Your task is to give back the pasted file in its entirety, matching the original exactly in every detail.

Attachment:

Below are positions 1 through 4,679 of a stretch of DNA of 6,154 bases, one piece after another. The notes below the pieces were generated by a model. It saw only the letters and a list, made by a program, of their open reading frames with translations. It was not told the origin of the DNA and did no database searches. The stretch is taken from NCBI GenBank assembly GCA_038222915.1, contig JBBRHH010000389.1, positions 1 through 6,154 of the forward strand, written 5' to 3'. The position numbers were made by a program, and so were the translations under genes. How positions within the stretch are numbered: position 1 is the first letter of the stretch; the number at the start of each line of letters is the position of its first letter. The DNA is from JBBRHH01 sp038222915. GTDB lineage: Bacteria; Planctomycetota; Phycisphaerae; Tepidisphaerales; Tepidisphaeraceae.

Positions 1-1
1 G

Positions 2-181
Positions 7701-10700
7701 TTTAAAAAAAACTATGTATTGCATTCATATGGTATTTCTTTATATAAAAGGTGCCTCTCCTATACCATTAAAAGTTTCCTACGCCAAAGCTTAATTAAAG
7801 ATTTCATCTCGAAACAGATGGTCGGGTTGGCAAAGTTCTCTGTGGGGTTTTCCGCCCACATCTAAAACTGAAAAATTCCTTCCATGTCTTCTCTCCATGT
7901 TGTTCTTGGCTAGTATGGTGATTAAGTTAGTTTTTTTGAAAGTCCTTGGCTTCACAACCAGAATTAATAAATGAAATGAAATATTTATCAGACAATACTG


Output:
Below are positions 1 through 4,679 of a stretch of DNA of 6,154 bases, one piece after another. The notes below the pieces were generated by a model. It saw only the letters and a list, made by a program, of their open reading frames with translations. It was not told the origin of the DNA and did no database searches. The stretch is taken from NCBI GenBank assembly GCA_038222915.1, contig JBBRHH010000389.1, positions 1 through 6,154 of the forward strand, written 5' to 3'. The position numbers were made by a program, and so were the translations under genes. How positions within the stretch are numbered: position 1 is the first letter of the stretch; the number at the start of each line of letters is the position of its first letter. The DNA is from JBBRHH01 sp038222915. GTDB lineage: Bacteria; Planctomycetota; Phycisphaerae; Tepidisphaerales; Tepidisphaeraceae.

Positions 1-1
1 G

Positions 2-181
Positions 7701-10700
7701 TTTAAAAAAAACTATGTATTGCATTCATATGGTATTTCTTTATATAAAAGGTGCCTCTCCTATACCATTAAAAGTTTCCTACGCCAAAGCTTAATTAAAG
7801 ATTTCATCTCGAAACAGATGGTCGGGTTGGCAAAGTTCTCTGTGGGGTTTTCCGCCCACATCTAAAACTGAAAAATTCCTTCCATGTCTTCTCTCCATGT
7901 TGTTCTTGGCTAGTATGGTGATTAAGTTAGTTTTTTTGAAAGTCCTTGGCTTCACAACCAGAATTAATAAATGAAATGAAATATTTATCAGACAATACTG